As the United States battle vs. COVID-19 rages on, the battle within the (albeit virtual) court rooms are just starting to take off. Courts across the country are faced with the ultimate question: whether the widespread presence of the COVID-19 virus and resulting governmental closure orders constitute a fortuitous loss causing direct physical loss to insured property owners’ properties.
Continue Reading Ambiguities in Civil Authority Insurance Coverage for COVID-19 Business Losses: “Prohibiting,” “Preventing,” “Denying” – What is the Difference?

Abbott and Costello’s performance of the now classic “Who’s on first?” baseball sketch remains comedy gold.1 In addition to being outrageously hilarious, this comedy sketch highlights the significance of language and how specific words can be misconstrued. The ambiguity of words becomes more significant than baseball positions when applying the legal effect of those words, especially as applied to a property insurance policy, which may mean hundreds of thousands of dollars or even millions.
Continue Reading Who’s On First? Discerning Ambiguity in Insurance Policy Language

Ejusdem generis is a Latin phrase that roughly translates as “of the same kind, class, or nature.” Its use is similar to that of noscitur a sociis,1 in that it usually involves a list of terms, but in this case one that ends in a catch-all category. Whether a particular object or event not specifically referenced in that list is subject to the exclusionary function of the listing depends on its similarity to the other items in the listing.2
Continue Reading What Is Ejusdem Generis and How Can it Help Clarify Ambiguous Policy Language If My Insurer Denies Coverage?

Generally, insurance policies in Texas are construed according to the same rules that govern the construction of contracts.1 Insurance policies must be interpreted by reading all sections of the document together.2 This stems from the primary concern of the courts—to enforce the parties’ expressed intent.3 “No one phrase, sentence, or section [of the policy] should be isolated from its setting and considered apart from the other provisions.”4 If part of a policy was read separately from the rest of the document, it would defeat the parties’ intent by excluding the other provisions.
Continue Reading Ambiguity in Texas Insurance Policies

The loss of market exclusion excludes from coverage any lost profits due to the business’s market disappearing. The loss of market could be due to economic decline, competition, or shifts in demand attributable to a dramatic occurrence. The question, as usual, is whether that exclusion applies to the claims of lost profit by policyholders that follow a covered peril.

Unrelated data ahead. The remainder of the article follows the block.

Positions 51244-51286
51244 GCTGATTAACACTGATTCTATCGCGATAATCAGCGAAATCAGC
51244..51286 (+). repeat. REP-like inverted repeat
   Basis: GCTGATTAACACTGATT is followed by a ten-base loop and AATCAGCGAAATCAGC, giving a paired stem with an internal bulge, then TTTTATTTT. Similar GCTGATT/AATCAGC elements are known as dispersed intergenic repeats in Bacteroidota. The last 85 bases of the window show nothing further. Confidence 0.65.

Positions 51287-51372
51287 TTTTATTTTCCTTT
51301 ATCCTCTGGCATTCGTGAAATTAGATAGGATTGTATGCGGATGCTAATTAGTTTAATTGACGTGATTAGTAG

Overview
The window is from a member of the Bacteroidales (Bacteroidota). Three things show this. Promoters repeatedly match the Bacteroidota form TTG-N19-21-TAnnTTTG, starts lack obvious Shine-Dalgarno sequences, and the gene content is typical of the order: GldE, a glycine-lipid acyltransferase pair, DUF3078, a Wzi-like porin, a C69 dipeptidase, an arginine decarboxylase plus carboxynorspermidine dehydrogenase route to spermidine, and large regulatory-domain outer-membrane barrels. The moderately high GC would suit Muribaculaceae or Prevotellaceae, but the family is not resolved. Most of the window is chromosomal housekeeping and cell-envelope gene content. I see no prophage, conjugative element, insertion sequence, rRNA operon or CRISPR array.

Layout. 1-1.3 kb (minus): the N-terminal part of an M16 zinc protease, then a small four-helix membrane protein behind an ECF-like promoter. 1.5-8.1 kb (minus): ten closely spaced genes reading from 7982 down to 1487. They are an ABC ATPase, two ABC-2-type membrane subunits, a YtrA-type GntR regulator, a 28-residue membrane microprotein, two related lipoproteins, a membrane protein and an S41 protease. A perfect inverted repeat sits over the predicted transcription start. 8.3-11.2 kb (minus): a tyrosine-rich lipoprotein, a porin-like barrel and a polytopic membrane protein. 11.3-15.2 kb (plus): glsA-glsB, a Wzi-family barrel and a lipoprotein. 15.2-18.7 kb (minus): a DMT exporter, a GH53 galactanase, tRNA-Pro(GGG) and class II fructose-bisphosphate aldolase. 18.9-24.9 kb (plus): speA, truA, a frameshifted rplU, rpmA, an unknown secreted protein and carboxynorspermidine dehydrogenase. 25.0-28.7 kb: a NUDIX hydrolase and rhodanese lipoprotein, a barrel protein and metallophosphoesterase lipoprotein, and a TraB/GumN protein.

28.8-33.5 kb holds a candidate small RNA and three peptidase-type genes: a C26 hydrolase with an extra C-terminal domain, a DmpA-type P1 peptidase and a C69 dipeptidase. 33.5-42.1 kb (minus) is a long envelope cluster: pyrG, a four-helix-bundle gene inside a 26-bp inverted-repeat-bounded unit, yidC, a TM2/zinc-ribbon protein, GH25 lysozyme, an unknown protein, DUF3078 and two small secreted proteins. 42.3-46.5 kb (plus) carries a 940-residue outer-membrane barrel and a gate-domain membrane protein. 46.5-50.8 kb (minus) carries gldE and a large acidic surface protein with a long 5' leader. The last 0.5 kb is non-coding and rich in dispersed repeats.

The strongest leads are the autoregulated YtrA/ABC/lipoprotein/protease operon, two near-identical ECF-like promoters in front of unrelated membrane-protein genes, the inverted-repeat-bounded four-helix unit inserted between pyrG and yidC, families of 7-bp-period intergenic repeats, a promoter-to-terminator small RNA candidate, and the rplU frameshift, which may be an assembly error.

Continue Reading Understand Business Interruption—Do Not Let the Insurance Company Deny Your Income Claim on Bogus Loss of Market Exclusions

Many of the homeowner policies we review exclude water damage resulting from, “continuous or repeated seepage or leakage of water or stream, or the presence of condensation of humidity, moisture or vapor which occurs over a period of weeks, months or years.” Courts have interpreted this clause to exclude water damage that occurs over 14 days. But what happens when you have a situation where there is significant water damage caused in the first thirteen days? Aren’t coverage clauses interpreted broadly so as to afford the greatest protection to the insured, while exclusion clauses interpreted narrowly?
Continue Reading The “Continuous or Repeated Seepage or Leakage of Water” Exclusion

Our client owns a large food market. Last summer, it burned down. The client submitted a claim under his business insurance policy from Farmers. The insurance policy included several different types of coverage, such as Business Property, Business Income, Extra Expense, and more. The insured had insufficient insurance limits under his Business Property to replace everything needed to reopen the market. Thus, he sought coverage for those items under Extra Expense coverage. By the plain and clear terms of the policy, these items were also covered under Extra Expense. But Farmers found an excuse to wrongfully deny the claim in a textbook example of how not to interpret and apply insurance policies in California.
Continue Reading Can Business Losses Be Covered Under Multiple Parts of Your Policy?